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Wall Street faces an old threat with a new job

Wall Street nemesis Eliot Spitzer’s new perch as New York City Comptroller gives the bank-bashing former AG who fell from grace as governor a new set of weapons – some more obvious than others.

Before he was fingered as "Client–9" for allegedly hiring a 22-year-old hooker, Spitzer slapped Wall Street’s biggest firms with a slew of lawsuits, shamed AIG’s Hank Greenberg on TV and pounced on NYSE CEO Dick Grasso's massive pay package.

Now, as the newly elected chief financial officer of New York City, Spitzer regains his authority to issue subpoenas, he gains unrivaled access to details of Wall Street salaries so he can cherry pick his targets and he takes control of the city's $140 billion in pension assets.

As Comptroller, Spitzer essentially becomes the portfolio manager of the behemoth city pension funds, which invest in many of the world’s biggest companies including financial giants.

And let’s not forget there’s already an army in place. With a high profile figure like Spitzer back in a powerful position, Wall Street will be hit from all angles.

Spitzer’s campaign will likely bolster the efforts of Larry Schloss, the city’s chief investment officer, who loathes that the city’s retirement system pays Wall Street money managers about $360 million a year. Schloss wants to take a lead from Canada and manage the mega money in-house.

Then there’s Benjamin M. Lawsky, New York’s superintendent of financial services, who is going after “shadow insurance” firms, claiming the nation’s biggest insurance companies are taking on too much risk at the expense of policyholders and taxpayers.

Watch out, Wall Street. Overcoming a sex scandal has only made Spitzer more stealth.

Citigroup Boosts its Board (Reuters)

Citigroup has appointed Gary Reiner, a former chief information officer at General Electric, and James Turley, former chairman and CEO of Ernst & Young, to its board in an effort to bolster corporate information systems and auditing. Chairman Mike O'Neill said two weeks ago that Citigroup might name as many as three new directors to its 11-member board.

Is it Pouring Pay for M&A Rainmakers? (eFinancialCareers)

Ian Hannam, the former J.P. Morgan senior mining banker, reportedly rakes in some £99k ($147k) in deferred bonuses alone for every single deal he seals. The bank’s mum on the exact sum.

Hedge Fund Sues Fannie and Freddie (Bloomberg)

Perry Capital has filed a federal court lawsuit accusing the U.S. government of illegally seizing the profits of mortgage finance behemoths Fannie Mae and Freddie Mac. The hedge fund wants the U.S. Treasury to stop enforcing a third amendment to preferred stock purchase agreements.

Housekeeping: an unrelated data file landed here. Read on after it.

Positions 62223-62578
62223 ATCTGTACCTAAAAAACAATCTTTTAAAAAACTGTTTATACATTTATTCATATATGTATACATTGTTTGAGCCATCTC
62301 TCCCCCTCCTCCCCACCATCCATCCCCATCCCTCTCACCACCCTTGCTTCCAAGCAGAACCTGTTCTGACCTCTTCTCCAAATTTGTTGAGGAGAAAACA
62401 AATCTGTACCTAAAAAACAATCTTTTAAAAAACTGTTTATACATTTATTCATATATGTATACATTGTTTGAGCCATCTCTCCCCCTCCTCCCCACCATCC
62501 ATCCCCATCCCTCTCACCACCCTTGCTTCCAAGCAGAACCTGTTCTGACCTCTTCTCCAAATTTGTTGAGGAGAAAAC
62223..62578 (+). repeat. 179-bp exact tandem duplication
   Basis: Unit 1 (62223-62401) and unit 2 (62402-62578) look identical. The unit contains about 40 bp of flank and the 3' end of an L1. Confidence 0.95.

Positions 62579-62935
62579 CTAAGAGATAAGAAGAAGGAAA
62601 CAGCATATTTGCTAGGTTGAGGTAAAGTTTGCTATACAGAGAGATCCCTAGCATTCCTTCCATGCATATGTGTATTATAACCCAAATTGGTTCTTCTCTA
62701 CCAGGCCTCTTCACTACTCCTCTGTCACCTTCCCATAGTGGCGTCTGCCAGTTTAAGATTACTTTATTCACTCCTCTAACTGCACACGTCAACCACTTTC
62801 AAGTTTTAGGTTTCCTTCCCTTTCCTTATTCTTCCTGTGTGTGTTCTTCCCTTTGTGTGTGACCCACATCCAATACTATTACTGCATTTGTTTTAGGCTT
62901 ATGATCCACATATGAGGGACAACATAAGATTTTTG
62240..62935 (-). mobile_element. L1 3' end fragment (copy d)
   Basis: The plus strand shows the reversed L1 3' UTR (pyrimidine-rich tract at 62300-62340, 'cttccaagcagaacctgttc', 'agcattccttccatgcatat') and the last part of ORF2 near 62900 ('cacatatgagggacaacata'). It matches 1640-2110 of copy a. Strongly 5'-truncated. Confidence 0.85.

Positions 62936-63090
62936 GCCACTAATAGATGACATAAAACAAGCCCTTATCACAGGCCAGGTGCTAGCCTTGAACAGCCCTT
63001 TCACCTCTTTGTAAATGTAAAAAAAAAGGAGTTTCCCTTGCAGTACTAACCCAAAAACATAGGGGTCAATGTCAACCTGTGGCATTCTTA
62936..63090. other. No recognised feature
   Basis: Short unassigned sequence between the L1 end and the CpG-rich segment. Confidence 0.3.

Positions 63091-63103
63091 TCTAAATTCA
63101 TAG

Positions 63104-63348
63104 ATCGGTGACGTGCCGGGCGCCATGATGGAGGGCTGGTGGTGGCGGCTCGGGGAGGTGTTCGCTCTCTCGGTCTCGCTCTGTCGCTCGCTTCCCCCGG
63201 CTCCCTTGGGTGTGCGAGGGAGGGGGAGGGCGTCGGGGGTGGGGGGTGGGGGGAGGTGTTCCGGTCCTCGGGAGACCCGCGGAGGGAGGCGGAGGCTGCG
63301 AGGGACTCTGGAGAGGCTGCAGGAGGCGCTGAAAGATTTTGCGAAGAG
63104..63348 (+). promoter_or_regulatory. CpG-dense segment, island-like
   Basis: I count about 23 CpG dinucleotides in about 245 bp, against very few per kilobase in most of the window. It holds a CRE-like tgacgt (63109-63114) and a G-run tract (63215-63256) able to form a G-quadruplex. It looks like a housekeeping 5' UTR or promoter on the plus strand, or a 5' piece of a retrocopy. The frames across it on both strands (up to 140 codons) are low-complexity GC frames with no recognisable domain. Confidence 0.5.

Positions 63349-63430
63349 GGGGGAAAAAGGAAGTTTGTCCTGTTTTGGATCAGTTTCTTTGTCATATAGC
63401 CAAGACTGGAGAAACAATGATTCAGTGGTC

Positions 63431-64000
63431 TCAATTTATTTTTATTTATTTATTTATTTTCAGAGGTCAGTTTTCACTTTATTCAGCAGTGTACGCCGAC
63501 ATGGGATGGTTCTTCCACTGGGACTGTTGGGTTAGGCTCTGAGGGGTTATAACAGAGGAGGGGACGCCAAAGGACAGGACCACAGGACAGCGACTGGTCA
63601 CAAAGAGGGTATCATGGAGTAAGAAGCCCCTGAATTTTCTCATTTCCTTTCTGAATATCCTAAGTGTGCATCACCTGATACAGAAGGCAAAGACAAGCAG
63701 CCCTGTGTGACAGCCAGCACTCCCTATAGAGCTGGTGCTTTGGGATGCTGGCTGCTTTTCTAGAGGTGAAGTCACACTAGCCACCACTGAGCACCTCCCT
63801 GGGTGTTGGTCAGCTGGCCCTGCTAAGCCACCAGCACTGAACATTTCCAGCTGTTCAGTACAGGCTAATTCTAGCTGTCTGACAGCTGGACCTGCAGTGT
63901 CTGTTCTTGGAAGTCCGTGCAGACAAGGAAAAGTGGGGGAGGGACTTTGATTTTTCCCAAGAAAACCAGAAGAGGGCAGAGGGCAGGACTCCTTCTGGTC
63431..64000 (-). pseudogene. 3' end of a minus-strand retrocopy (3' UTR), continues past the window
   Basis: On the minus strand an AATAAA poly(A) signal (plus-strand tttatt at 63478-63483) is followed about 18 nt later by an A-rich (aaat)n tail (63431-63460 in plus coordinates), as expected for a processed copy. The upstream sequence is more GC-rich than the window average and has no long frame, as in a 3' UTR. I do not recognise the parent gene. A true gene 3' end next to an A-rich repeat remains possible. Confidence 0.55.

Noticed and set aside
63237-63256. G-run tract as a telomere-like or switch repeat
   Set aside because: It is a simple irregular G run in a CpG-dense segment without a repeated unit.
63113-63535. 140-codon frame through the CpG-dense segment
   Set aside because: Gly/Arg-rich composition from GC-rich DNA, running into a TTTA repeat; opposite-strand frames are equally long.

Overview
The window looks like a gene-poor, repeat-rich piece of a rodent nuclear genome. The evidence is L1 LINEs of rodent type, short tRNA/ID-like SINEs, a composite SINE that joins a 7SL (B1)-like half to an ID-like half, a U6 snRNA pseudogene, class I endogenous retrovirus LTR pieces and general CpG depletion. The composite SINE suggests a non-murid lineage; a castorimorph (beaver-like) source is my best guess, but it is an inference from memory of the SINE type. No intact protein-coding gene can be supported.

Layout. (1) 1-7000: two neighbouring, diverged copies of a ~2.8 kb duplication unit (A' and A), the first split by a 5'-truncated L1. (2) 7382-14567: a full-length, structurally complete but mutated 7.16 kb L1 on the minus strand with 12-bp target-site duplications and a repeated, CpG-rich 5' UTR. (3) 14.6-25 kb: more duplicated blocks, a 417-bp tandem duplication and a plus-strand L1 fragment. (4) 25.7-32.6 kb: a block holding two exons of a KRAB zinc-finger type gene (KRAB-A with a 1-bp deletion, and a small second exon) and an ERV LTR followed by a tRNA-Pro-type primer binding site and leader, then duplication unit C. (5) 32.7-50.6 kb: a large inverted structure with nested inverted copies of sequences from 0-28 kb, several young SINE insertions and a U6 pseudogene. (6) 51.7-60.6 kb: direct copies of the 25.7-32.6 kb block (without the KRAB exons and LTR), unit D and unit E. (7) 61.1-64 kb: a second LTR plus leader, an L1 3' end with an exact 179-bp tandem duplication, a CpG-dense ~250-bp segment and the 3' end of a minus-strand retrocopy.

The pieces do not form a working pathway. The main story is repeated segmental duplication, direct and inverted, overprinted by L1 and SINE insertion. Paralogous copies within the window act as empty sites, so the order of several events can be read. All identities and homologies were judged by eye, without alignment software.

Don’t Let Heads Roll in Your Job Hunt (eFinancialCareers)

Don’t be a hater, recruiters can be more friend than foe in finding your next job. Here’s nine reasons why you should seek professional help in hunting and hiring.

Early Access to Market-Making Data Under Fire (CNBC)

Thomson Reuters suspended its practice of releasing core consumer sentiment data two seconds early to paying clients under pressure of New York state’s attorney-general probe. Other players in the $25bn market data industry include Markit’s Purchasing Managers’ Indices, which Thomson Reuters distributes, the Chicago Business Barometer from Deutsche Börse and the Institute for Supply Management.

Brookfield Names Public Markets CEO (Bloomberg)

Canada’s biggest alternative assets manager has named Craig Noble chief executive officer of the company’s New York-based public-market business. Noble, the co-chief investment officer and head of Brookfield Investment Management’s global infrastructure securities business, will replace Kim Redding, who will become chief investment strategist of Brookfield Asset Management.

Slim Showers Shazam (Forbes)

The world’s second-richest man has invested $40 million in music-recognition app Shazam. The British company that created the app that enables some 70 million monthly active users to flash a smartphone and identify what’s playing on the radio wants to expand its services to TV.

Buzz Around the Office

Twinkie Futures (AP)

Hostess Brands says the sugary spongy yellow cakes will have a shelf life of 45 days when they go back on sale July 15.

List of the Day: Success by Association

Here’s how to use mentors as a customized way of advancing your financial services career.

  1. Seek out someone at the executive level with a strong track record of success.
  2. Ask about salary negotiations, dealing with difficult people or confronting unethical practices.

  1. Request a SWOT (Strengths, Weaknesses, Opportunities and Threats) analysis.

(Source: Forbes)

Follow the author on Twitter @natashagural

AUTHORNatasha Gural Insider Comment

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